To calculate the annual percentage rate, or APR, on a loan, the lender or borrower must know the length of the loan and the number of payments to be made over the period of the loan. Note the amount of each payment. Apply a simple formula to those figures for the APR. Note that on some loans the APR can be lower than the effective interest rate because of compounding.
Use the example of a $100,000 loan for 30 years with payments of $700 a month. Multiply the monthly payment, $700, by the number of monthly payments over the life of the loan, or 360 for the 30-year period. The answer is $252,000, the total paid over the life of the loan.
Divide that total, $252,000, by the original amount of the loan, $100,000. The answer is 2.52. Move the decimal point two places to the right to covert that number to a percentage. In this case, it's 252 percent over the life of the loan.
Divide 252 percent by the number of years in the loan, in this case 30. The answer is 8.4 percent in this example, which is the annual percentage rate, or APR.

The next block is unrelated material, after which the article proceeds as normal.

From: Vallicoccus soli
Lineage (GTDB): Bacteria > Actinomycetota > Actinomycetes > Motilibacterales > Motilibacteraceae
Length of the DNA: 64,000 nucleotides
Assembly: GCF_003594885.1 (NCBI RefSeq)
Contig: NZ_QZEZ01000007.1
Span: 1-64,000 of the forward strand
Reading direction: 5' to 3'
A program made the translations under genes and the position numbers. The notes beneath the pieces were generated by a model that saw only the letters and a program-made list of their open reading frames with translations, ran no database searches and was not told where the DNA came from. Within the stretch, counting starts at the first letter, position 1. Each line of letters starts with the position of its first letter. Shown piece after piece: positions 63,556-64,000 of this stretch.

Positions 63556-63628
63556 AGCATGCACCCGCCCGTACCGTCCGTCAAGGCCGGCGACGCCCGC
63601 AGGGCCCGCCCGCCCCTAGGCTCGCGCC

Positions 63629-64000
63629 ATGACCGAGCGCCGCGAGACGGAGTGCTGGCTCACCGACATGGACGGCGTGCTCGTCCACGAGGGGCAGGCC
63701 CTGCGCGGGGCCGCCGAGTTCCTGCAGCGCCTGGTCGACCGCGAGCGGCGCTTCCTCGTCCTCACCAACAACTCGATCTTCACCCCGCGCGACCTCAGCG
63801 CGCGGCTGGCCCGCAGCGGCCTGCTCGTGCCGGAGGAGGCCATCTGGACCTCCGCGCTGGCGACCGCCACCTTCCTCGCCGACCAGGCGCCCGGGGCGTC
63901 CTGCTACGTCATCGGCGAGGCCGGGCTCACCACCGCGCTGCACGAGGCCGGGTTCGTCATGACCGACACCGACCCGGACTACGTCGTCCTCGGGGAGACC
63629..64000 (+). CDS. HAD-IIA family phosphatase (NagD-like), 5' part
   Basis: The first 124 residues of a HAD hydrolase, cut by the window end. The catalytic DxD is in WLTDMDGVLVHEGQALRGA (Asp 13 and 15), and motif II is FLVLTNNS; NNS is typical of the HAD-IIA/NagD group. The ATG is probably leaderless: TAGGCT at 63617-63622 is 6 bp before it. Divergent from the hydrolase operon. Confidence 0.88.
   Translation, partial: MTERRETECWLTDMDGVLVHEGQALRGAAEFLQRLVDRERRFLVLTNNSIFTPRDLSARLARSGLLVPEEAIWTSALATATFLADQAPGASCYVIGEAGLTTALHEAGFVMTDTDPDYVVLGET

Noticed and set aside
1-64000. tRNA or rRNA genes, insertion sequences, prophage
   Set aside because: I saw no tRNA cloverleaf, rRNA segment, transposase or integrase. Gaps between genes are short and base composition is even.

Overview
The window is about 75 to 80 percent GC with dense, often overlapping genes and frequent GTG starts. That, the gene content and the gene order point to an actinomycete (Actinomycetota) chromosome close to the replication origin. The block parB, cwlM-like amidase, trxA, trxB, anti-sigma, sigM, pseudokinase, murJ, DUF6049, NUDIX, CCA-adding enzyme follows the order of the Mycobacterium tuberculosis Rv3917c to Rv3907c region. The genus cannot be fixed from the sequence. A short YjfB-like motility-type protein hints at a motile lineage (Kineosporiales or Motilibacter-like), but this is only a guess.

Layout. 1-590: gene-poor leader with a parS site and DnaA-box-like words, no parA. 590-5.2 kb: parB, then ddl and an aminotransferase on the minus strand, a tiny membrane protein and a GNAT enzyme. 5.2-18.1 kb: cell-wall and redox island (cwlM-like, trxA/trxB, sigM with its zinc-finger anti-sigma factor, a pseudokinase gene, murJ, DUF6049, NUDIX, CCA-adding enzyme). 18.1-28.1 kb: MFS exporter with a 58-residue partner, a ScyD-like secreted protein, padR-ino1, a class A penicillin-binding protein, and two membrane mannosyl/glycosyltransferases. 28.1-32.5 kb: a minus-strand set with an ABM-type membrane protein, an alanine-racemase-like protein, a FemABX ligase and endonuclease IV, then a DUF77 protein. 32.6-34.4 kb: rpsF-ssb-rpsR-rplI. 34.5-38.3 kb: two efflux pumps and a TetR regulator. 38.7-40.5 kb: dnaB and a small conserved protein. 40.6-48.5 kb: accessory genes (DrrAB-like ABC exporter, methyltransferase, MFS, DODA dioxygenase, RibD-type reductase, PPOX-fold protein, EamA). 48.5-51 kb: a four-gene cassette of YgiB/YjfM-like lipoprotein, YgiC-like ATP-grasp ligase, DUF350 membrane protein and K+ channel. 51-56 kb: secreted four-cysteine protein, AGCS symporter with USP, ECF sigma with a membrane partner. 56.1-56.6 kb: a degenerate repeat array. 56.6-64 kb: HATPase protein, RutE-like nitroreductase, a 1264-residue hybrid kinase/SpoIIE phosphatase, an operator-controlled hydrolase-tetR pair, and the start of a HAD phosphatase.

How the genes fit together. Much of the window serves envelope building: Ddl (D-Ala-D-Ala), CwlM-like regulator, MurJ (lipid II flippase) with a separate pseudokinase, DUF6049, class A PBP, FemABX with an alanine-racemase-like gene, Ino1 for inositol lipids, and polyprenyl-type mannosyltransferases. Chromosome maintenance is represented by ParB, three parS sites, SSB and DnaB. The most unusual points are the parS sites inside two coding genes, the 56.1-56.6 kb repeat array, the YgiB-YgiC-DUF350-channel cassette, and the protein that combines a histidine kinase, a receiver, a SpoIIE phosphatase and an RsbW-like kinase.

Understand paying points. On many mortgages, the buyer will also pay "points" up front. For example, the buyer may have paid three points, or 3 percent of the $100,000, for $3,000. To get the APR, add the $3,000 to the original loan amount of $100,000, making it $103,000. Repeat the process above.
In the case of bank deposits, credit card and some other loans, the interest is calculated semi-annually or monthly on the balance. That compounds the effective interest rate, making it higher than the APR.
Things You'll Need
Amount of the loan
Length of the loan
Number of payments per year
Amount of the payments